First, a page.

Royal Dublin’s Niall Kearney faces an uphill task to make the cut at the Kenya Open after an opening round of 74 left him nine shots adrift of overnight leader Jake Roos, whose six-under par 65 was good enough for a one shot lead.
Kearney, on his first Challenge Tour start, didn’t make a single birdie on a frustrating day and dropped shots at the first, 12th and 14th meant that the 2009 Walker Cup star could sign for no better than a three-over par round and a place just inside the top 100.
Heavy overnight rain in Nairobi meant the Muthaiga Golf Club played every inch of its 7,213 yards, but South African Roos was still able to claim seven birdies on his way to the first round lead.
The undoubted highlight of the 29 year old’s round was a holed bunker shot at the 14th. He said: “I played perfectly. I’d short-sided myself and hardly had any green to work with, so to get it close would’ve been an achievement in itself – but to hole it was pretty special.”
Roos, a Challenge Tour debutant, has two wins under his belt on his native Sunshine Tour and claimed a tie for 18th place in the Africa Open on the main tour earlier this season, but he almost decided against making the trip to Kenya this week.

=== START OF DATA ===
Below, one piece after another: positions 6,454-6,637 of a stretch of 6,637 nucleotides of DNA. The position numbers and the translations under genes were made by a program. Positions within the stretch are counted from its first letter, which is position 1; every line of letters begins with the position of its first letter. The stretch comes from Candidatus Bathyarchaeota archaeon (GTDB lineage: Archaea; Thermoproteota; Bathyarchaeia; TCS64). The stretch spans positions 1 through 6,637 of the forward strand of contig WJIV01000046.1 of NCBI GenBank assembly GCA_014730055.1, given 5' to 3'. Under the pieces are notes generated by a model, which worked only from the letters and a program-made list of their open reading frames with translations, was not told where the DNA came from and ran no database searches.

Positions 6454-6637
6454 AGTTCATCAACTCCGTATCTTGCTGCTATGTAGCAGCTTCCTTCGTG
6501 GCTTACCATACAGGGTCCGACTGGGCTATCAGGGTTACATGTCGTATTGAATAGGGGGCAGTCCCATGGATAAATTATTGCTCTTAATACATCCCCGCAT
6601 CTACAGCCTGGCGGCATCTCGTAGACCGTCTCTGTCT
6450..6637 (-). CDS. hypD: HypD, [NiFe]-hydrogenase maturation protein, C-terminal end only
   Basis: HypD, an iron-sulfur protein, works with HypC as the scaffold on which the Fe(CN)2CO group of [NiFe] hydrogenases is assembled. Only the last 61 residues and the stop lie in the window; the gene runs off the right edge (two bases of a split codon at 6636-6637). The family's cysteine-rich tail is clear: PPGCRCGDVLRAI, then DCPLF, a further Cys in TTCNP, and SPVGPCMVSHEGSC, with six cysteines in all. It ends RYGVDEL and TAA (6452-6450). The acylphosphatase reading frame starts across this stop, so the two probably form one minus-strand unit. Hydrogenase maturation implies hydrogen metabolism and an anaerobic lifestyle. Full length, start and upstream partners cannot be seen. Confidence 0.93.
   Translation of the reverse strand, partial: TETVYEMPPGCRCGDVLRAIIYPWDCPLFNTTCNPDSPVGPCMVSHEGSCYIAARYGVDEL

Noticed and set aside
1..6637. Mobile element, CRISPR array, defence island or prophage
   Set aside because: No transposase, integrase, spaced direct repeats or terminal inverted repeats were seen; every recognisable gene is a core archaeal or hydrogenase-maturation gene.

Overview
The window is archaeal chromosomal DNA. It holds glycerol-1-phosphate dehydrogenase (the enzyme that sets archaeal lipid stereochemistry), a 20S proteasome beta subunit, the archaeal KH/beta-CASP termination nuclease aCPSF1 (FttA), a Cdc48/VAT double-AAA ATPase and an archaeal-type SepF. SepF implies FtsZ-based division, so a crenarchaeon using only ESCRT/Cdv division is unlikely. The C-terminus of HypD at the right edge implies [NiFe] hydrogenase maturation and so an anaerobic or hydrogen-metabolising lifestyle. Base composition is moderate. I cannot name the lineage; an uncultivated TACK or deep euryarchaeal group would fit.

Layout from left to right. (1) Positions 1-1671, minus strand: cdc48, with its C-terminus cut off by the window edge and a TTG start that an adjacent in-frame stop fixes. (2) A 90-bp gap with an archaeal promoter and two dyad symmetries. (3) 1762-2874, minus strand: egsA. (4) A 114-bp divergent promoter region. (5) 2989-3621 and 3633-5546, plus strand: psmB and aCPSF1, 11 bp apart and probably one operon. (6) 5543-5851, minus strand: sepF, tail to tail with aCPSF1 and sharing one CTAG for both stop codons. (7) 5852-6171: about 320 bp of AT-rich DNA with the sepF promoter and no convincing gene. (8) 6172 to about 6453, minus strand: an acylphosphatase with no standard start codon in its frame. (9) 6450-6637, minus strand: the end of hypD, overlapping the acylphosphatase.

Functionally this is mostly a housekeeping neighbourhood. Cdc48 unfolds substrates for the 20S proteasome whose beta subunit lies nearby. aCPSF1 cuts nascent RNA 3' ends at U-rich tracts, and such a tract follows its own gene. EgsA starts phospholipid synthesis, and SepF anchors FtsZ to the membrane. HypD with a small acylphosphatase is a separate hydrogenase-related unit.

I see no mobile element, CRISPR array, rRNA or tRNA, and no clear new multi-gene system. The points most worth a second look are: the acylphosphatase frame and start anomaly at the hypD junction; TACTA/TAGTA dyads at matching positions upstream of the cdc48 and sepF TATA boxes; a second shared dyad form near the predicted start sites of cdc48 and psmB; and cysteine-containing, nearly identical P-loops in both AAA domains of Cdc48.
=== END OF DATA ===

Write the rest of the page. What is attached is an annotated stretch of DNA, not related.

“I only recently decided to play here this week, because we haven’t got a tournament on the Sunshine Tour for a few weeks.
“Instead of sitting around doing nothing at home, I thought I’d come over to Kenya – and it’s looking like a good decision at the moment.” he said.
The South African holds a one shot advantage Andreas Högberg of Sweden, with Scotland’s Callum Macaulay a further shot back.
Macaulay played on the full European Tour last year but has dropped back into the Challenge Tour ranks after failing to do enough to regain his privileges this year, but he doesn’t see that as a step down.
The Scot said: “I’ll be concentrating mainly on the Challenge Tour for the rest of the season. As great as the experience of playing on the European Tour was last year, I still feel I’m learning my trade – and the Challenge Tour is a great place to do that.
“Towards the end of the season, when I was trying desperately to keep my card, I changed my mindset. Instead of trying to win the tournament I was concentrating mainly on just making the cut, and that probably cost me.
“I’m now thinking about winning tournaments again, and hopefully I can carry that through the rest of the season. If and when I get back onto the main Tour, I should be a better player – and a wiser one.”
Kearney’s quest to make the weekend continues on Friday morning at 4.30am Irish time.